Stop Sticks are another option, which will quickly and safely deflate a tyre. Unless the rider does something stupid, it won’t make them fall off, and this is only used where necessary; it’s not a tactic to simply stop speeding bikers.


What kind of crimes are being tackled?

Sgt Yorke and his team hit the headlines in 2018 after huge success in reducing the number of motorcycle thefts surrounding the Isle of Man TT period. You can read more about it here.

While their training sees them escorting everyone from football teams to royalty, their day-to-day work is in combatting organised crime and its use of motorcycles. Bikes are stolen from the area for a number of reasons; from daily rides for criminals to being stripped for parts. There are also lot of firearms incidents in Merseyside, which will often have a motorcycle or quad associated with them.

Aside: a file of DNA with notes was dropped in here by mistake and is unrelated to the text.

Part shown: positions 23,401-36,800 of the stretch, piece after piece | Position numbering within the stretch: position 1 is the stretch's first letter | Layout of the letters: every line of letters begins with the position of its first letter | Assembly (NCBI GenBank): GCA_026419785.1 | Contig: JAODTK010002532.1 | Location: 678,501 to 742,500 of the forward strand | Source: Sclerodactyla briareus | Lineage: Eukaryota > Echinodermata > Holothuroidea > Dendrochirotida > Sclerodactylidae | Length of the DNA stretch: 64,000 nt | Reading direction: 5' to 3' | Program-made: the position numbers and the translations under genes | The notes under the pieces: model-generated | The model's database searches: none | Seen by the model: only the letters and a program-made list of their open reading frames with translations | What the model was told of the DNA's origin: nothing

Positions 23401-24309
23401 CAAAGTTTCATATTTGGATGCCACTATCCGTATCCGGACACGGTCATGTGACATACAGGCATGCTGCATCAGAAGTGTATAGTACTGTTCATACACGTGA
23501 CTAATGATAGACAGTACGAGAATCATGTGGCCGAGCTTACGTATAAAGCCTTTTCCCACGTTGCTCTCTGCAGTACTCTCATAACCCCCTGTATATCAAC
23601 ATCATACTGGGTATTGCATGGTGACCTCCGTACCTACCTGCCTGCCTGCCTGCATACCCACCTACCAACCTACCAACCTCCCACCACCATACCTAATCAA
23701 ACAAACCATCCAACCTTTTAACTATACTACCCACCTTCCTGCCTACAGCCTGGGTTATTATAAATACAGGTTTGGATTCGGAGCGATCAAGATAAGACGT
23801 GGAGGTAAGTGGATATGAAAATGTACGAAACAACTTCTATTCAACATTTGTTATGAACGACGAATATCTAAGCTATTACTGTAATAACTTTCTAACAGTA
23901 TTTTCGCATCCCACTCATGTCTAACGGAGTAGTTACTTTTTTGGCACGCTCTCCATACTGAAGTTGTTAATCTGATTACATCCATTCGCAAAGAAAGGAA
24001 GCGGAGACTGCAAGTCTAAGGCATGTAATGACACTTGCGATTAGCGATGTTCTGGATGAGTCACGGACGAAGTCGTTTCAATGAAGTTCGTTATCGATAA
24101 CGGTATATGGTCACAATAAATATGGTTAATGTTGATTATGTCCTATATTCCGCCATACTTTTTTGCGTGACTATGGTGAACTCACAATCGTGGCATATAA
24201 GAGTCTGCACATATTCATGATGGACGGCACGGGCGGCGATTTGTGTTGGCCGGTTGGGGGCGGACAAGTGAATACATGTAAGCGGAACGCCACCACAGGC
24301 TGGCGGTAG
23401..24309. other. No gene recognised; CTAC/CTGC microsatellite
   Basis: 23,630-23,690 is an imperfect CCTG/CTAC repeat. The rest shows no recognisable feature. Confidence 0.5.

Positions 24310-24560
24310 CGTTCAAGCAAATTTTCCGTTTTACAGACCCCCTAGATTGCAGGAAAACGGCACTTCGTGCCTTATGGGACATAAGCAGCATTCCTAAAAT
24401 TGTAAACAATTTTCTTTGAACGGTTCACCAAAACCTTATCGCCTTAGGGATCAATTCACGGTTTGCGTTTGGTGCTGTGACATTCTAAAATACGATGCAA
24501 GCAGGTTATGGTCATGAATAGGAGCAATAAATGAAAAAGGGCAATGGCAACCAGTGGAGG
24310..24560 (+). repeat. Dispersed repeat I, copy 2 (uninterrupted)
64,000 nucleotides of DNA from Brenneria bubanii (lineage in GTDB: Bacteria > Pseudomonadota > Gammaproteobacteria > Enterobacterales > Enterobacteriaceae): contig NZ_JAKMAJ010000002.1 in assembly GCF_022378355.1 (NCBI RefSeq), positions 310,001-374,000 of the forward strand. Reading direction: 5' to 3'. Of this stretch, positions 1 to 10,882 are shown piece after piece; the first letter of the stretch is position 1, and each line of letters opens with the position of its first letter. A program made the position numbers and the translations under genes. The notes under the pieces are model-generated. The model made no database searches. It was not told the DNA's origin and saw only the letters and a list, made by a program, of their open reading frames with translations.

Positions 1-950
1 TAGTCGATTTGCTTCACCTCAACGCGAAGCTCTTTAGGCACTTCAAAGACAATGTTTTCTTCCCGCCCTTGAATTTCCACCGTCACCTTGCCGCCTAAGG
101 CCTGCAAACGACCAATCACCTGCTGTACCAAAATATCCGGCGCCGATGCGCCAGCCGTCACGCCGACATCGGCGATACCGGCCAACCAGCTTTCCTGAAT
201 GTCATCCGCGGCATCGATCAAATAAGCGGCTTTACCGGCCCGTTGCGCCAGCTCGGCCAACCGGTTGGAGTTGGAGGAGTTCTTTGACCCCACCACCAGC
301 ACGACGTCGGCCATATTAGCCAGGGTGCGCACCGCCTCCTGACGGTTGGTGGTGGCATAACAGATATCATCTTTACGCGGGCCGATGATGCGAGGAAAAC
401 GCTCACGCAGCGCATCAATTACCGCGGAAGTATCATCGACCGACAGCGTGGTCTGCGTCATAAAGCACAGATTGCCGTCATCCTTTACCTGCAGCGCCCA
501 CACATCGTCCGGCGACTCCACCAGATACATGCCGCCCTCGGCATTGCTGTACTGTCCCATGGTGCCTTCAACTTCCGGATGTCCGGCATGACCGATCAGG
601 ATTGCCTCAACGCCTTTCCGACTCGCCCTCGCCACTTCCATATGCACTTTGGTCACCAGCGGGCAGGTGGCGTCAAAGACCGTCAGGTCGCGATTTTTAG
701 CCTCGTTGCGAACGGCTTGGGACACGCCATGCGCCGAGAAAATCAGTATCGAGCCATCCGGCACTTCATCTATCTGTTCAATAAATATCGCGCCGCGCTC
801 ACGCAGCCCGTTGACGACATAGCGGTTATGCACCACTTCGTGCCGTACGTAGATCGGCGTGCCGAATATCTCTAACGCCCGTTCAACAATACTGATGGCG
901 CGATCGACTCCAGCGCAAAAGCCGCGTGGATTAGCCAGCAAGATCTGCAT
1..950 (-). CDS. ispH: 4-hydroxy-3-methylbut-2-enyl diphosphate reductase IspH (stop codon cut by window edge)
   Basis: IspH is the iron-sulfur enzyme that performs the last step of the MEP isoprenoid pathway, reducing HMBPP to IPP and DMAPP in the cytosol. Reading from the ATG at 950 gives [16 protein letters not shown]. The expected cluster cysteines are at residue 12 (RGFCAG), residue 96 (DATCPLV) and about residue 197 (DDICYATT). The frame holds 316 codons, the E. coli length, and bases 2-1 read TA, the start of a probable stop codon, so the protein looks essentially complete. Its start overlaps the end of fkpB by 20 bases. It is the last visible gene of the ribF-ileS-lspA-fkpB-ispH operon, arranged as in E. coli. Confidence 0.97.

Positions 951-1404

This link between bikes and violent crime is just one of the reasons Sgt Yorke encourages people to report any suspicious activity. There’s a perception that the police aren’t interested in motorcycle theft, but while Dave admits the reporting of a stolen bike won’t always result in the police being able to attend the scene of the crime, the information is collated. From there, patterns emerge, and more often than not, the information that you – and others – have given leads to an arrest several months down the line.

Sgt Yorke and his team has just announced the sentencing of two men who were riding a stolen motorcycle in Liverpool city centre. Using the unmarked VFR and ’Blade, Merseyside officers followed the bike after it was spotted being ridden along Leeds Street back in June 2018. The bike – a Honda CBR650F – had been taken from the Plymouth area in January 2018.